A large majority of mayors are members of a political party. This can be the majority party in the municipal council. However, the mayors are expected to exercise their office in a non-partisan way; the mayor is appointed by the national government for a renewable six-year term. In the past, mayors for important cities were chosen after negotiations between the national parties; this appointment procedure has been criticised. The party D66 had a direct election of the mayor as one of the main objectives in its platform. In the early 2000s, proposals for change were discussed in the national parliament. However
Conrad Gröber was a Catholic priest and archbishop of the Archdiocese of Freiburg. Historian of the German Resistance Joachim Fest nominates Gröber, alongside Galen and Preysing as one of the individual senior clerics who came to lead Catholic resistance to Nazism in Germany. Gröber was born in Messkirch to Alois and Martina Gröber, his father was a master carpenter. Gröber grew up during the period of the Kulturkampf, he first attended the gymnasium in Donaueschingen the Heinrich Suso-Gymnasium in Konstanz, was an alumnus of the reopened Konradihaus. As a gymnasium student he had decided on a ministerial career. At the Albert-Ludwigs University in Freiburg im Breisgau he studied philosophy and theology starting in the winter semester of 1891-1892. In 1893 he became a student at the Pontifical Gregorian University in Rome, he was ordained a priest in October 1897, completed his time in Rome in 1898 with a doctorate in theology. After a short time of activity as a vicar in Ettenheim he was a curate for two years at the St. Stephanskirche in Karlsruhe, where he became familiar with the specific problems of a city pastorate.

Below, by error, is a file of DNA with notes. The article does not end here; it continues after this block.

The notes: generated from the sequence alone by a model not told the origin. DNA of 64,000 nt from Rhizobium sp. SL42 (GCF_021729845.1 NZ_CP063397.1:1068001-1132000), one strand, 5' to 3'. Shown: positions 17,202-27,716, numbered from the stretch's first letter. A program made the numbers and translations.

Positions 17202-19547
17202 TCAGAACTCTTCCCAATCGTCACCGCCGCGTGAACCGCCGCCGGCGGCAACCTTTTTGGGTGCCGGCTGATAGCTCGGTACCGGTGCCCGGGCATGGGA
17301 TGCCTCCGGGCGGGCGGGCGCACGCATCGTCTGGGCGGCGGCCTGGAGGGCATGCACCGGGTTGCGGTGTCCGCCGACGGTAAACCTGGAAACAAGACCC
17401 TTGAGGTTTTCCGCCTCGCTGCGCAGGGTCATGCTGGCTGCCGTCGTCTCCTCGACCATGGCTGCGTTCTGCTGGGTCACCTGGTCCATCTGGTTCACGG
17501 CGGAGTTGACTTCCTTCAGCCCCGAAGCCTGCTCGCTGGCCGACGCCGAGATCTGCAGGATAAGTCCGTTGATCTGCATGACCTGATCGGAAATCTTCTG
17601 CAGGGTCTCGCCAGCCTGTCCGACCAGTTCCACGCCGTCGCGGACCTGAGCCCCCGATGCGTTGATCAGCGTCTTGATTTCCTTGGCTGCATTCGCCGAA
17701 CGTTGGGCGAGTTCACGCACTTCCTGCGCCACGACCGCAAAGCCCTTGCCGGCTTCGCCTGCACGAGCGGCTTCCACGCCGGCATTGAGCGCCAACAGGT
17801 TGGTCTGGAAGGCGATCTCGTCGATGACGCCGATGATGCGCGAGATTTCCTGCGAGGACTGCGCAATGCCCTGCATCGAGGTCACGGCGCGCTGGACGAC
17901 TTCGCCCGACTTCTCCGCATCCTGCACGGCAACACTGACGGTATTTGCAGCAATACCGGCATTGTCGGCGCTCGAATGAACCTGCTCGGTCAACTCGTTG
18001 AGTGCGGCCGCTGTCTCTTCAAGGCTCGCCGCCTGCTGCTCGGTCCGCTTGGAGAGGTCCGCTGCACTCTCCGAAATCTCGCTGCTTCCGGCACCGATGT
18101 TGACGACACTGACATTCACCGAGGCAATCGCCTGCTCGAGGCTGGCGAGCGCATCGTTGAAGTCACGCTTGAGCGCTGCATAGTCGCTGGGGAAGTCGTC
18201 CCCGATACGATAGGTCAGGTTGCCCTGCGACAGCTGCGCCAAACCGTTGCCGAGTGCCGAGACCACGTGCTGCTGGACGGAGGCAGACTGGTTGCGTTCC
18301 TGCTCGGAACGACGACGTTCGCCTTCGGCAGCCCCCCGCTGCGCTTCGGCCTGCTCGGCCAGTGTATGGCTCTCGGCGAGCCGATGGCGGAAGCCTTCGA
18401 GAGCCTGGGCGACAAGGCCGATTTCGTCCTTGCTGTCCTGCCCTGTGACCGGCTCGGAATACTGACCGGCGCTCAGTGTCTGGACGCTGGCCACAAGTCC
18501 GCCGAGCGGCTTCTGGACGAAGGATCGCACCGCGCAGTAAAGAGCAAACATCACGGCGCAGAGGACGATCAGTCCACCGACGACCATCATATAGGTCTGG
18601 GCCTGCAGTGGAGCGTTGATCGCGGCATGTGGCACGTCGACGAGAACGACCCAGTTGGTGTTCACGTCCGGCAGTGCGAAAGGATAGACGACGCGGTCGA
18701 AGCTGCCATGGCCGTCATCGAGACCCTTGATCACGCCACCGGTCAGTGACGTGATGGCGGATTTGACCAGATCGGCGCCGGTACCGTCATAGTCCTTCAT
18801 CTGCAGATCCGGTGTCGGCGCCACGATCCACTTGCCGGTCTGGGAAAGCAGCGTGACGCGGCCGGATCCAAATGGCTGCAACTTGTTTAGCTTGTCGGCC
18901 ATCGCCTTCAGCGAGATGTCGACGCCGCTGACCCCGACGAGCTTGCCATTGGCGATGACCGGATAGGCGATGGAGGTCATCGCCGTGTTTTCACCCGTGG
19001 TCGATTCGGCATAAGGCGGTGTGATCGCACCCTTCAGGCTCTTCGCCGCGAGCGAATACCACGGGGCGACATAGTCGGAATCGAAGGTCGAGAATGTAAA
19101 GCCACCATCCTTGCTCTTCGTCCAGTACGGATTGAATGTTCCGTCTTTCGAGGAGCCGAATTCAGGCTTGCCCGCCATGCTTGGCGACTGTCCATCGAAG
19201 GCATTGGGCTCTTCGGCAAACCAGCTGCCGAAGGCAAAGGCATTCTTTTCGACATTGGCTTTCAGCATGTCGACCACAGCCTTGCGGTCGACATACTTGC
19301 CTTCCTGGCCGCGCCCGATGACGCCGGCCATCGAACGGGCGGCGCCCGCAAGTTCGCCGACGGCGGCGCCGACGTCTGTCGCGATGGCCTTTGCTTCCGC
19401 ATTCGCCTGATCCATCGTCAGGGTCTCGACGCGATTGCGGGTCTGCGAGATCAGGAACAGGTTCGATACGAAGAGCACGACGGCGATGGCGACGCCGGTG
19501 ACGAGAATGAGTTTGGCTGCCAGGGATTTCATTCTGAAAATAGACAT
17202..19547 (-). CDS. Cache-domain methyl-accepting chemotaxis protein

In 1901 he became rector of the Konradihaus in Konstanz. There he met the students Max Josef Metzger a priest murdered by the Nazis, Martin Heidegger, whom he started on the path of philosophy, toward whom he had a lifelong but tense relationship. In 1905 he assumed the pastorate of Holy Trinity Church in Konstanz, in 1922 he became rector of the Münster, the former cathedral church in Konstanz. During the Konstanz years, Gröber was active in publicity and scholarship. Under his direction the Holy Trinity Church and the Konstanz Münster were restored, he was not only involved in the work of church-linked organizations, but was active as a member of the Centre Party and as a representative on the Konstanz city council. He organized the celebrations for the 800th anniversary of the canonization of bishop Conrad of Constance, celebrated in 1923, through his collaboration at the diocesan synod of 1921, became known throughout the region, his ecclesiastical career took a step forward in 1923. In the diocesan curia he was assigned responsibility for liturgy and church music, in which capacity he introduced a new and warmly received diocesan hymnbook in 1929.